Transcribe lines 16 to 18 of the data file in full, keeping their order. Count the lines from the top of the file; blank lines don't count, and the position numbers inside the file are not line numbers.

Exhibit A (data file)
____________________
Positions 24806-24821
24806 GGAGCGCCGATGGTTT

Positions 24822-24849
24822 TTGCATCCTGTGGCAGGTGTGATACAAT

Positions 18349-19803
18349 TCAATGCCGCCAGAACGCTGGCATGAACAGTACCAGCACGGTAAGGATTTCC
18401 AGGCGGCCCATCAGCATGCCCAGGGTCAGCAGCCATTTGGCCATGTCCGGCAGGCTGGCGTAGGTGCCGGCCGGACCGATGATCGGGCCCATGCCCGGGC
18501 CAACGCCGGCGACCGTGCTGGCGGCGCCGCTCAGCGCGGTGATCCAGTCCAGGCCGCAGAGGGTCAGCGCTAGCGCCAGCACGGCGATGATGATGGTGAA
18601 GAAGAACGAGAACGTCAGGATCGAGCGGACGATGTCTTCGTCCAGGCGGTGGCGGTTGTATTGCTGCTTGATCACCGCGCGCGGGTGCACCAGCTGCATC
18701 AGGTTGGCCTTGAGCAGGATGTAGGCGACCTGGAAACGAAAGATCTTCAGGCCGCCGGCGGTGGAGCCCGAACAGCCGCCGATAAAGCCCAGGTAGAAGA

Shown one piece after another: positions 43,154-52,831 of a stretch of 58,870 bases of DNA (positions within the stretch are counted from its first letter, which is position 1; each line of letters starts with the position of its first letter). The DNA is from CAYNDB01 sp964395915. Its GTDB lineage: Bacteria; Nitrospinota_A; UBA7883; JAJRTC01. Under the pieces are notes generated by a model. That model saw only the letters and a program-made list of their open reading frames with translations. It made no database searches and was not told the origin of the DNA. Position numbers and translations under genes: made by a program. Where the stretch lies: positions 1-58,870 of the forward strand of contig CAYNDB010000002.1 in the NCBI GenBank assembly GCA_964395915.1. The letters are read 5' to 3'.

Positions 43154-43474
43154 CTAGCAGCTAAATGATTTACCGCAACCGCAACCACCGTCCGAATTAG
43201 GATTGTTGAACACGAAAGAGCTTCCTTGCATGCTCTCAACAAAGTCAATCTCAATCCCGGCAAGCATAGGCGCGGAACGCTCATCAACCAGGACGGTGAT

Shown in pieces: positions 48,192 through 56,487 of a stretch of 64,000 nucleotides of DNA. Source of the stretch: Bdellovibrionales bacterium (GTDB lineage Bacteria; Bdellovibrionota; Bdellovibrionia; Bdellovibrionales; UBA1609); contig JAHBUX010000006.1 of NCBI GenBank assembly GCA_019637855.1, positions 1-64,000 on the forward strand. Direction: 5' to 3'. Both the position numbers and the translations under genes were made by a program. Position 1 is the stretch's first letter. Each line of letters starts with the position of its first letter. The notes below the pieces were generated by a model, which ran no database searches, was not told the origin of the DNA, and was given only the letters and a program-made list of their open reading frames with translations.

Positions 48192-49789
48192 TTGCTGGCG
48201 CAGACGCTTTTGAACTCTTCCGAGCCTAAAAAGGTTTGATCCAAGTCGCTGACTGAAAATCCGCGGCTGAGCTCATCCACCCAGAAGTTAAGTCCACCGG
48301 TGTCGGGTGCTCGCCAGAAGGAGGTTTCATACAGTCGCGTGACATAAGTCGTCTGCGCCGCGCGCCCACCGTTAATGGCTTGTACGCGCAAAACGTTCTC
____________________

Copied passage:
Positions 48192-49789
48192 TTGCTGGCG
48201 CAGACGCTTTTGAACTCTTCCGAGCCTAAAAAGGTTTGATCCAAGTCGCTGACTGAAAATCCGCGGCTGAGCTCATCCACCCAGAAGTTAAGTCCACCGG